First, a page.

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I suggest you have a long heart-to-heart talk with your mom to discuss whether she is having any doubts about trusting you over your sister in taking care of her - both financially and medically (which I'm sure she doesn't). If she says no, then I would politely point out that you love her and only want what's best for HER; therefore, she's GOT to quit taking your sister's advice because it is causing problems for you. Such as, she talked her into buying a car that she didn't need that she's now paying insurance on unnecessarily as well as it's depreciating as it sits in the driveway. So now you have to deal with selling it so that she's not out of money for the insurance, etc. If she's already got things set up the way she wants - assure her that you promise you will do EVERYTHING in your power to ensure it is done her way. But that your sister has already tried to exclude your step sister as an heir even though that is the way she (your mom) wanted it done. Ensure her you love your sister (if you do), but that she's not here dealing with everything from day-to-day so she shouldn't really be doing things like this unless she wants to take a more active role in her caretaking. Good luck!!
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I am not interested in any inheritence. I would rather she use her assets for her future care needs. It is difficult when an elderly person is competent to make their own decisions, but then make a bad financal decision just to please another person because that person thinks they are helping the elderly parent. My mother just purchased a second hand car because her old one is no longer safe to drive. Previously she had decided not to buy another car, but because of sisters influencial need to help, she made the purchase without even test driving the car to make sure she was comfortable driving the car. My mother is totally clueless about the features of this newer car. Most likely this $3600.00 decision will sit in the driveway. She is lucky if she drives 100 miles a year. She will also be paying on insurance for a car she may never drive. The problem is not so much the decision she made, but who will have to deal with the aftermath of that decision-me. My mother usually consults me on my advice before making any major decisions which works out for her. When my sister gets involved it turns into disaster then she goes back to her home state to her own life and I have to deal with my mother's regretable choices. Just tired of dealing with her emotional fallouts that I did not help create. I would gladly give up the legal responsibilities and maybe consulting a lawyer to see how to go about it is a good idea!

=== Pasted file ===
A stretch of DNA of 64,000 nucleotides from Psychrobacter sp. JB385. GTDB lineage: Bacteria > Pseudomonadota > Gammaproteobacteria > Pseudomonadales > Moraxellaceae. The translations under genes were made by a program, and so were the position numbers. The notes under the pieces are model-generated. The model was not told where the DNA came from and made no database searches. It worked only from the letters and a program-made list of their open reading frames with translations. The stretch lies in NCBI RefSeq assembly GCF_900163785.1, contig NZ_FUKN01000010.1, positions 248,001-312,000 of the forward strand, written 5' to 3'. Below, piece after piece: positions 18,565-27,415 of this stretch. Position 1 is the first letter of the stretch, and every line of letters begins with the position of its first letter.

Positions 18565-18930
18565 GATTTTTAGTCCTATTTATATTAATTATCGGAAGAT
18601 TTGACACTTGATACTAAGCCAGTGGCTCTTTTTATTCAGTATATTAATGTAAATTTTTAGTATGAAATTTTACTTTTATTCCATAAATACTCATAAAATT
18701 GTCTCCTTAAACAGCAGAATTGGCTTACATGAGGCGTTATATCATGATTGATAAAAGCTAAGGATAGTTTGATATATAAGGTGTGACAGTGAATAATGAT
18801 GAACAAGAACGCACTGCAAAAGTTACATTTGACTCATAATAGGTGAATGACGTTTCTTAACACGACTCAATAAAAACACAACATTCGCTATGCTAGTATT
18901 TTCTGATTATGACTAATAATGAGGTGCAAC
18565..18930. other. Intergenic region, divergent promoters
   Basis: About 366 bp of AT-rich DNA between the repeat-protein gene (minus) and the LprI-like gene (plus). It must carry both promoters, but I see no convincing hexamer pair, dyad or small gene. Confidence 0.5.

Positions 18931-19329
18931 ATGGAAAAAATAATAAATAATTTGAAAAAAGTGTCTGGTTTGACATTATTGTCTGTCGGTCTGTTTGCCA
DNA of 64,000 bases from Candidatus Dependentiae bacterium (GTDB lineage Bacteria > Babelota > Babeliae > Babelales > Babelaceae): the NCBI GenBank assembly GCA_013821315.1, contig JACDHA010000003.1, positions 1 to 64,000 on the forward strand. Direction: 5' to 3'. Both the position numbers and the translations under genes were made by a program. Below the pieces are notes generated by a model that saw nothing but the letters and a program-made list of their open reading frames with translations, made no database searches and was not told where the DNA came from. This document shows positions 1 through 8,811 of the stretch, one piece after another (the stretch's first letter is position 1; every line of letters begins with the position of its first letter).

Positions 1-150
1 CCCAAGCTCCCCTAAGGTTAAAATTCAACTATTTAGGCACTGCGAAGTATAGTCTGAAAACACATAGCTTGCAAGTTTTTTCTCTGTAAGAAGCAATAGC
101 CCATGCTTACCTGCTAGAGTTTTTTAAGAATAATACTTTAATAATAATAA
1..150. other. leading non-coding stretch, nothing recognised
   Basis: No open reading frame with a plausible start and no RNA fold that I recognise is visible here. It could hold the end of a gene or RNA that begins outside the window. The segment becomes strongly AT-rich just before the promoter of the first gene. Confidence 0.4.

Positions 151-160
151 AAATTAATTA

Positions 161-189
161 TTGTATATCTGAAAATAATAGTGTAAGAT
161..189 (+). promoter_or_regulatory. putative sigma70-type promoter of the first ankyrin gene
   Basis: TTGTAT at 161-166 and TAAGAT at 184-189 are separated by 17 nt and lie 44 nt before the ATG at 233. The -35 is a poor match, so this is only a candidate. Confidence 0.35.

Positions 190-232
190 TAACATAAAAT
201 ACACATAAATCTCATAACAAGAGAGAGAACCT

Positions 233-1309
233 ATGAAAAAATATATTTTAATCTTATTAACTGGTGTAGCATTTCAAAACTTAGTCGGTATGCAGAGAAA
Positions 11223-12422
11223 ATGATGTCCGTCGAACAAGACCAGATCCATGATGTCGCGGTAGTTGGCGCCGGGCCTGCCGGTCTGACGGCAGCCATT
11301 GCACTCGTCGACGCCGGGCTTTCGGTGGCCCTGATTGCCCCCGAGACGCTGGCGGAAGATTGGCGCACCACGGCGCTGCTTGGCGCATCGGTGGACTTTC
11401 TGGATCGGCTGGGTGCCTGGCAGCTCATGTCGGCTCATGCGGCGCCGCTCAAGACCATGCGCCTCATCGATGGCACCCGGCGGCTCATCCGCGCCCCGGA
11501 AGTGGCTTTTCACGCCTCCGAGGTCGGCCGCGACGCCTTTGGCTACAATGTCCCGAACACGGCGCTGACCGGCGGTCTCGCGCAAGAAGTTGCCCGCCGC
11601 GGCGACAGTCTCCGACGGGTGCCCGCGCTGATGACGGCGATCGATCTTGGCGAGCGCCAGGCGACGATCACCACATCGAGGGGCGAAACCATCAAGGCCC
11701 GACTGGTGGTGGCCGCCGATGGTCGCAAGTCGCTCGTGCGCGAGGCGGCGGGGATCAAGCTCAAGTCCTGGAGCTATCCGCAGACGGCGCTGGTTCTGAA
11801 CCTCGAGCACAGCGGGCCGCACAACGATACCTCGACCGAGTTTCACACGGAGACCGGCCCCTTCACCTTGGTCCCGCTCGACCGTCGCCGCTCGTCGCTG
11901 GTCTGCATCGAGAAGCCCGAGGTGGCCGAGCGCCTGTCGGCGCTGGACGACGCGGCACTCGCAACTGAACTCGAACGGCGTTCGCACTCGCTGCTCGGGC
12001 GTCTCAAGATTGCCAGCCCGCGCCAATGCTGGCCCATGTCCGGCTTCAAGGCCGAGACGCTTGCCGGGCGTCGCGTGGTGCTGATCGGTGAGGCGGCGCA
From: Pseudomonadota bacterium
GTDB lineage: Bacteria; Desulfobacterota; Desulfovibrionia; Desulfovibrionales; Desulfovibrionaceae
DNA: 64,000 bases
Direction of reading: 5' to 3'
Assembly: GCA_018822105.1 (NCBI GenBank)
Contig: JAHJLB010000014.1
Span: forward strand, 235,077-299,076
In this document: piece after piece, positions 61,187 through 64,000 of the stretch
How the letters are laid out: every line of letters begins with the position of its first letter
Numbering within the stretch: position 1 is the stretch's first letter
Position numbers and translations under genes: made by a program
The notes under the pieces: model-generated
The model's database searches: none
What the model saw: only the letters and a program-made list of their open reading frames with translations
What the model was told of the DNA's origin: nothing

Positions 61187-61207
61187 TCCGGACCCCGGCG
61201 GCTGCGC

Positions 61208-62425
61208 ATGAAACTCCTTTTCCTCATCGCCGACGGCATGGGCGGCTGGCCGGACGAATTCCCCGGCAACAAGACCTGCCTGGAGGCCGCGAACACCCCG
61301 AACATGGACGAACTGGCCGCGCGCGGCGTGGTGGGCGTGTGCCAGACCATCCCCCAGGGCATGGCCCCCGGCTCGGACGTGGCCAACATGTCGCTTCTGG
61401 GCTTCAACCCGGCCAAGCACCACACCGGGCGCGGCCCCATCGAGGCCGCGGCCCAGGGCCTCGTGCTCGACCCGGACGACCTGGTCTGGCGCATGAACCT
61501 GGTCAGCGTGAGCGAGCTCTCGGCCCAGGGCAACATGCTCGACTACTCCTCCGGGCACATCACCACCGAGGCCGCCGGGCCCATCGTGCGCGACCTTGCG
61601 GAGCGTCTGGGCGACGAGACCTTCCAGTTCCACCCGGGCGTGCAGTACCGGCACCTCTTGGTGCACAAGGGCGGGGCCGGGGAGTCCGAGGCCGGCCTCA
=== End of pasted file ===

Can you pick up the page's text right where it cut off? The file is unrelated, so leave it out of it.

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I would not turn it over to your sister, as she may try to cut you out of the will, as well. Sorry to say, but sometimes people will do pretty crappy things to get more money. Tell your sister to stop her financial over-reach. Your mother is competent, and it is your mother's decision, how the inheritance is divided, NOT your sister's decision. It is arrogant and totally unacceptable that adult children try to exclude one sibling (or in your case step-sibling), to benefit themselves financially. If they do it legally, unfortunately they can pull it off. I would keep close tabs on your sister. In addition, I would consult an attorney.